Nov 25th, 2017
Golf Course Curios Part2
Medieval caves, dumpsters and giraffes... try playing through that lot
1. Skips And Boilers
Set amid big sky country in America’s Pacific north west, the Old Works course in Anaconda, Montana, is a Jack Nicklaus signature course – with a difference. The first course ever built on a US government environmental clean-up site, you only need to glance at the scorecard to sense something is afoot: there are holes called Slum House, Heap, Refiner and, most worrying of all, the 644-yard 15th, Crusher. Hulking remnants of the site’s huge copper smelting works left the area as a contaminated eyesore for most of the 20th century – and some remain today, left behind by Jack in 1984 when he helped spend $49 million transforming a blot on the landscape into a world-class golf course.
2. Caveman’s Fingers
On Ian Woosnam’s old home course in Shropshire’s border country – which boasts 15 holes in Wales and three in England – lies a string of ancient caves. Llanymynech Ogof is recognised as one of the oldest mines in Britain, with Bronze Age artefacts and silver Roman coins unearthed almost as often as stray Titleists. Local tales of fairies tie in with the fact that the whole hill fort area was originally a heathen holy place. Multiple burial sites have been disturbed and, somewhat disconcertingly, “bones may still be found among the rubble on the floors of the caves”.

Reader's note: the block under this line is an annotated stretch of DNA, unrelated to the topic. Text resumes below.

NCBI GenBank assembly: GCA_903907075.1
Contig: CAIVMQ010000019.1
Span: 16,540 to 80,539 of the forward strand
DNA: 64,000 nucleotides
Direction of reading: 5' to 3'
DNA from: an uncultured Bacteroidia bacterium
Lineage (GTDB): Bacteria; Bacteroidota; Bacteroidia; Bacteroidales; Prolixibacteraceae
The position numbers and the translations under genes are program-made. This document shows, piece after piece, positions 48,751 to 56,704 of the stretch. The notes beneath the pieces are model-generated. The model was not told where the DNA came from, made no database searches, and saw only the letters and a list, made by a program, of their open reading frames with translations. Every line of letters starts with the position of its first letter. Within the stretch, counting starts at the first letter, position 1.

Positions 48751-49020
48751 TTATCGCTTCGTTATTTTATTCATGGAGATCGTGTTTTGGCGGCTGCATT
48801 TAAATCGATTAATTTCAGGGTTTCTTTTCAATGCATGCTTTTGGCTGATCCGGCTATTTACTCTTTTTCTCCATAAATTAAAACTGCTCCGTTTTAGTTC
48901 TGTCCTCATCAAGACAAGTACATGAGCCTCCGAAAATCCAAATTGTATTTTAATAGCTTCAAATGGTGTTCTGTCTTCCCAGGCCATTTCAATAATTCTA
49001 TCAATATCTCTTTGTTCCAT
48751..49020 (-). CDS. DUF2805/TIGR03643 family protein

3. Big Game
There’s a framed photo on the wall at the Hans Merensky Country Club that shows a cheetah tucking into an antelope in a bunker on the fourth hole. And that’s just for starters. With fairways cutting through the wild bush of the Southern Cape, giraffes, elephants and lions are best treated as immovable objects. Herds of impala and cheeky monkeys are free drop territory. But knock it into the drink at the 17th – the Water Hole – and you’d be best advised not to bother with your extendable ball retriever: the hippos might be a bit dozy, but don’t mess with the crocodiles.
4. Cavern Club
It isn’t sufficient for the Playacar Resort course in Yucatan, Mexico to feature an astonishing series of cenotes – linked sink-hole caverns hundreds of feet deep, full of clearbluewater perfect for diving. Oh, no. Having successfully kept your scuffed pill (well, who’d unwrap a new ball?) out of one of the most spectacular lateral water hazards on earth, you plod around a dogleg, an unsuspecting pawn in architect Robert von Hagge’s masterpiece, only to find your ball lodged halfway up the steps of a ruined Mayan temple.
5. Head In The Sand
You probably didn’t realise there are hundreds of Mickey Mouse silhouettes which form part of green and bunker designs throughout the golf courses of the US. If you did know that, then there’s every chance you’ve already visited the website devoted to exposing them (www.hiddenmickeys.org). And if you were to check out an aerial view of the Robert Cup course at the Palmetto Hall Resort in South Carolina, you’ll notice that geometric shapes loom large in its design. Welcome to a futuristic world of square sand traps, pyramidal putting greens and tetrahedral, er, trees.